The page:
My all-time favorite training class was on the topic of accounting – no kidding. I once attended a training class on finance for nonfinancial managers and we had to set up a lemonade stand. We had to create a P&L, a balance statement, even figure out capital expenditures. To this day this is one of my favorite training classes because it was so engaging and fun – and educational. I retained about 10% of what I learned in that class.
My students tell me they love my sales training program. It is engaging, interesting, filled with new strategies and cool apps. But I know from experience that once the class is over, all but about 10% go back to their old routines.
I have been in the training world for a long time. And yes, that 10% adoption rate bugs me. A lot.
So, how can you make learning last? I have learned these four things to be true.
1 – What gets measured gets done (thank you John Vernon!).
2 – Training without reinforcement is just entertainment.
3 – Positive recognition trumps beating people with a stick every time.
4 – Training lasts longer when more employees feel a sense of ownership over the content. If only the decision maker owns it, that is trouble.
We all know we must find some way to measure new skills after any training class. Mystery shopping can be effective if the students agree with the measurement. If you measure a set of skills that a salesperson doesn’t believe will close more sales, you will be frustrated with your shopping results.
Short terms contests are also great to measure success and reinforce skills. If they are done right. Current research suggests that traditional sales contests like a winner take all or the opposite, everybody gets a trophy, can both be demotivating. And a waste of money. Probably not your goal.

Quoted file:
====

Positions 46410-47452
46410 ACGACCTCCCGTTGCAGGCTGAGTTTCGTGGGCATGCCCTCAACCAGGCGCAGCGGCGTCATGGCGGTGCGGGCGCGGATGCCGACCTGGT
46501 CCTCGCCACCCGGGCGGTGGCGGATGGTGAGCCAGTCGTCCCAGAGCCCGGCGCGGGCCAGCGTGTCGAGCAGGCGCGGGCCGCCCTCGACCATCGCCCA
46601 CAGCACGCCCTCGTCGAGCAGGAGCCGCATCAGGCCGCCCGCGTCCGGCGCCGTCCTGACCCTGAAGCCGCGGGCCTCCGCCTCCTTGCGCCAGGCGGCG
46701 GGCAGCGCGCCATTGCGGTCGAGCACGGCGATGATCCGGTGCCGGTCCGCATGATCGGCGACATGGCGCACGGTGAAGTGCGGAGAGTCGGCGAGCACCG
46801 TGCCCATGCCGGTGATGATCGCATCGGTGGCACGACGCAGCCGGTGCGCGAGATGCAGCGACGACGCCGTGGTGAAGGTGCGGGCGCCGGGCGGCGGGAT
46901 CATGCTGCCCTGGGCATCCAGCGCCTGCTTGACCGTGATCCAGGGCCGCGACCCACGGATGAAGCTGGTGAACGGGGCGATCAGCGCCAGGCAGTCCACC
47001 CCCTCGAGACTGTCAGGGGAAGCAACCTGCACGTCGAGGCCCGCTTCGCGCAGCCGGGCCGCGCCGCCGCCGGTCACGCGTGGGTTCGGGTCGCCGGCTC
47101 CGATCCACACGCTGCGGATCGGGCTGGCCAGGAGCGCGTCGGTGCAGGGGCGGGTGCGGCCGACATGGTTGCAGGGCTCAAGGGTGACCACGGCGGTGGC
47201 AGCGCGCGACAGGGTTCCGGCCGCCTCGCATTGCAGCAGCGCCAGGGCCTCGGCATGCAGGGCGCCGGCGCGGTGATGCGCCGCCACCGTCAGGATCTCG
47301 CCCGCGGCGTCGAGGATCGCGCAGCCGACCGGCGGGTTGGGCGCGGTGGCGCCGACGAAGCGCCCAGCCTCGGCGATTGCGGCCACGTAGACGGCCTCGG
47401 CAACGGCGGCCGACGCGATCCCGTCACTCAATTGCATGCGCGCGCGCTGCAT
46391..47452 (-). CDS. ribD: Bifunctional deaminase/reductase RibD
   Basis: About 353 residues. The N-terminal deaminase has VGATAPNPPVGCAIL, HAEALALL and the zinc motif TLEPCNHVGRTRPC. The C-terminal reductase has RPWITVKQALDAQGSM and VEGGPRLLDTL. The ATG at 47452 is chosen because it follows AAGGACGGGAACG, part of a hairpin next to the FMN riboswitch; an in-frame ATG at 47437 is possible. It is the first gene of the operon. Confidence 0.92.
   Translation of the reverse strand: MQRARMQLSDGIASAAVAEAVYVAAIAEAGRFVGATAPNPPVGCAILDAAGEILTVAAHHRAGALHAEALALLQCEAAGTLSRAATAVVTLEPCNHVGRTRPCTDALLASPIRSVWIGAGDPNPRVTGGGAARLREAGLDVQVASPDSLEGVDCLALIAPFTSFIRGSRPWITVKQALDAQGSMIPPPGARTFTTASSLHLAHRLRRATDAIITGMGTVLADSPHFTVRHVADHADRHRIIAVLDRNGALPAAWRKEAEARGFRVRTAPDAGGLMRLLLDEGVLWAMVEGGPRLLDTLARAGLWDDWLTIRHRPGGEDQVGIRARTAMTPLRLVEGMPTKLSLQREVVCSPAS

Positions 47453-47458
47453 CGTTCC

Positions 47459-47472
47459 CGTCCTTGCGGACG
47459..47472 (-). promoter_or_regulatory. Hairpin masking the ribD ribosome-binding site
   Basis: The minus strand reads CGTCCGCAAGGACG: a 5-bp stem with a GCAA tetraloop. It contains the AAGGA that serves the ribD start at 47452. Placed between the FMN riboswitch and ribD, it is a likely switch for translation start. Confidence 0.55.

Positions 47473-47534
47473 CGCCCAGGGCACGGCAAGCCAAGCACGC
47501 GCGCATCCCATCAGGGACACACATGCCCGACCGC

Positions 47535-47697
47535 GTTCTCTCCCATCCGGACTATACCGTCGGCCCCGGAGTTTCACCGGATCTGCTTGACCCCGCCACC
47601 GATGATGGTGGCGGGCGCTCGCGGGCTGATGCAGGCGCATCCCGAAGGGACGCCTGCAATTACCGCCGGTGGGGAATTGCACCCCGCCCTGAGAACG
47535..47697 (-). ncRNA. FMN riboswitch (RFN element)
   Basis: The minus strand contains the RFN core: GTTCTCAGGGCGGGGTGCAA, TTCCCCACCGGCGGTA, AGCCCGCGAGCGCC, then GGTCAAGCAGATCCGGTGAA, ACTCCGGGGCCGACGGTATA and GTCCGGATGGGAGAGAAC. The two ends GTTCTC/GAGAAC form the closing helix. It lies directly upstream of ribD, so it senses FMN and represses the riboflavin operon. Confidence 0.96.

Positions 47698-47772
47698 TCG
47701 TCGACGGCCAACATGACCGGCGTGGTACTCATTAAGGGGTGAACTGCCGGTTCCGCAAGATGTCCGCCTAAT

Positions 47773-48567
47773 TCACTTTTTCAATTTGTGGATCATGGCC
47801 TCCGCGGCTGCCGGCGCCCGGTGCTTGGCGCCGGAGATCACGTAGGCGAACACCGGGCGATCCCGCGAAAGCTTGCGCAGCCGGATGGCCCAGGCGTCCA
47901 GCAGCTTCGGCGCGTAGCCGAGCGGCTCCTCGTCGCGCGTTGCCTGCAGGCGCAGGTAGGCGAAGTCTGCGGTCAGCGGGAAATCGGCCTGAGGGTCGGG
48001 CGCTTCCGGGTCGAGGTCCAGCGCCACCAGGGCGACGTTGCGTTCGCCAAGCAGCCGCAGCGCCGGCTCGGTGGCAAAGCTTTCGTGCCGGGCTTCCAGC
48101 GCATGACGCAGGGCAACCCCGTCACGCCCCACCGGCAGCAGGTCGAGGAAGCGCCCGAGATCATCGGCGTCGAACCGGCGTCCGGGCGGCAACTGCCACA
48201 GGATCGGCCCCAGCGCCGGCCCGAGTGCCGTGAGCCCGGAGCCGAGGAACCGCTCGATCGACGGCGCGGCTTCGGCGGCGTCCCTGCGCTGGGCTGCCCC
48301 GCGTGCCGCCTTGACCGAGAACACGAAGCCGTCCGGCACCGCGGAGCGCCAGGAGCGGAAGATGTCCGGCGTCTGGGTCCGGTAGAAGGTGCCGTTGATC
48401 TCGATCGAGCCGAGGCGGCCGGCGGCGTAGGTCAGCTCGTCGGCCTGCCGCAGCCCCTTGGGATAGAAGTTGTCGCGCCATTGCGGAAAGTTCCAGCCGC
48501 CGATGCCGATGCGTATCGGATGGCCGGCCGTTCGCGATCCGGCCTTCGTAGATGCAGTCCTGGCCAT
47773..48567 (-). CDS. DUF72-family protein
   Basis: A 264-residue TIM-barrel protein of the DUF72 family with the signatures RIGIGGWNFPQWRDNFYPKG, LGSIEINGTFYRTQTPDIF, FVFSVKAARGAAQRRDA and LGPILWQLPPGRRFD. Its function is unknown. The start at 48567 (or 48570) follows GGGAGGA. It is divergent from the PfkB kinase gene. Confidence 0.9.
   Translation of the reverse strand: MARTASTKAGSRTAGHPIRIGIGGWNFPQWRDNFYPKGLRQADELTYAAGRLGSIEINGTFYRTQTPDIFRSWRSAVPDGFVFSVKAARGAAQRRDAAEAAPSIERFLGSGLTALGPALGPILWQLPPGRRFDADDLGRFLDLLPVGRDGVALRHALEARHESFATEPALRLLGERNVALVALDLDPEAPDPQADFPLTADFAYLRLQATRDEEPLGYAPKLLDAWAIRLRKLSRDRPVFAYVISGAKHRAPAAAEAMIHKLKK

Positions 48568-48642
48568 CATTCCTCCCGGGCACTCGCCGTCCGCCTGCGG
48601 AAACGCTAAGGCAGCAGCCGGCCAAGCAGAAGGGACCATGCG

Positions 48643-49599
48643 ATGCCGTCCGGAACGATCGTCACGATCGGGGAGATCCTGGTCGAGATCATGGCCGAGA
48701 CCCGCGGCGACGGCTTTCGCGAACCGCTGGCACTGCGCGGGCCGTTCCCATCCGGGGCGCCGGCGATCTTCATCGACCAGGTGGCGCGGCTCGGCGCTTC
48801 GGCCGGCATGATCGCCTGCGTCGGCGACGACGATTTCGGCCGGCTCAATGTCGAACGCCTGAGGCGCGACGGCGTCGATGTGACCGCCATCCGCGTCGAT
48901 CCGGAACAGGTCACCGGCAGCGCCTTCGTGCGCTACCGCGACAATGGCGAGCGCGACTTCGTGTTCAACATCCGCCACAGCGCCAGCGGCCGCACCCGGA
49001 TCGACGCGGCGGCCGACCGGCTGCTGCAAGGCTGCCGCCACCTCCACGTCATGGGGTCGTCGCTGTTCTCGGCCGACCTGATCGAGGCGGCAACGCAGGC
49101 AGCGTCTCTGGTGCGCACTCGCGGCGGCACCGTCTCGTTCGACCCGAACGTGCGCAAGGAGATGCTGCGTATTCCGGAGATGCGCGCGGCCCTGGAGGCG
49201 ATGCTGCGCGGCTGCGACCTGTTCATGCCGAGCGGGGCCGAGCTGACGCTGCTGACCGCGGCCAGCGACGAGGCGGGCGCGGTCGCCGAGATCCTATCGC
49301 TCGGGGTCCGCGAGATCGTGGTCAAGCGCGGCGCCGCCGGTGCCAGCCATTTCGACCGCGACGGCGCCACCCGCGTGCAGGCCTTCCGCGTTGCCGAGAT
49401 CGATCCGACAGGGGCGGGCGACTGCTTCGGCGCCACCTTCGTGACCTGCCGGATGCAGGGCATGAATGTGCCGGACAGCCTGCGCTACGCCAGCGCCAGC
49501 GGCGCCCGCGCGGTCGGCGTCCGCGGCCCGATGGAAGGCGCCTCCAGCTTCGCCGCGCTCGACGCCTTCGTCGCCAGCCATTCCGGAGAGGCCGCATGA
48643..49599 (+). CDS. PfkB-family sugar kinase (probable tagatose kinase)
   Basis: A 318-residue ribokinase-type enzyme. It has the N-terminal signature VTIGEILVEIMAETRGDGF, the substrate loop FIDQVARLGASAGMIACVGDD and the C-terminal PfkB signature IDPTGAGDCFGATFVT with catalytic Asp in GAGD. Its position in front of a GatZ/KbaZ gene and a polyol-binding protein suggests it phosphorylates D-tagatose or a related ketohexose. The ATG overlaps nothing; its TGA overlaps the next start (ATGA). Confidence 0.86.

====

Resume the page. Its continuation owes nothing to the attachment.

With the one big winner takes all approach, your top performers continue to perform best because that is what they do anyway. Your medium performers feel defeated before the contest even starts. When everyone gets a trophy, both your top and middle performers get irritated.
Instead, create a contest around both activities (behavior changes) and results. But also introduce some level of chance. This approach has proven to motivate more than your typical top performers.
For example, activities might be the number of prospecting emails sent. A result might be a closed deal, or a site inspection. Each activity or result gets assigned a value. One way to introduce an element of chance is to make each entry a spin on a wheel of fortune. Depending on where they land, there is a bonus point system available from 1-30. For example, instead of getting one point for a prospecting email, you get 1 spin. That spin might end up getting you 10 or 20 points.
If you don’t do the activities or close the sales, you won’t get to spin, so efforts must be made. But if you typically come in 4th or 5th, this approach levels the playing field just a bit. It has proven to be motivating and fun. And a great way to reinforce the new skills that were just introduced in a training session. The result is good reinforcement without demotivation.
The most effective way I have found to get long term adoption of new training skills is to ensure more people own it. One way of owning it is to have to teach it yourself. You learn more if you think you will have to teach it.
What better way to ensure that others pay attention than by giving them the opportunity to reinforce the class in the future? And if the managers know the content, they are much more likely to reinforce the skills daily.
When I put my own company together, I wanted to do things that would ensure better adoption rates. So, I created a model that allows my clients to teach my stuff. I encourage it by providing them with the tools and support to do it.
My role then becomes two-fold. First, a coach – not everyone is comfortable training and they need some help from time to time. Second, a researcher. I stay valuable if I am finding new strategies and technologies to take my clients further. Everybody wins.
The results? A better ROI on sales training that is easier to sell to your boss.
To find out more about my program, visit my website and set up a 30-minute demo. You will be glad you did!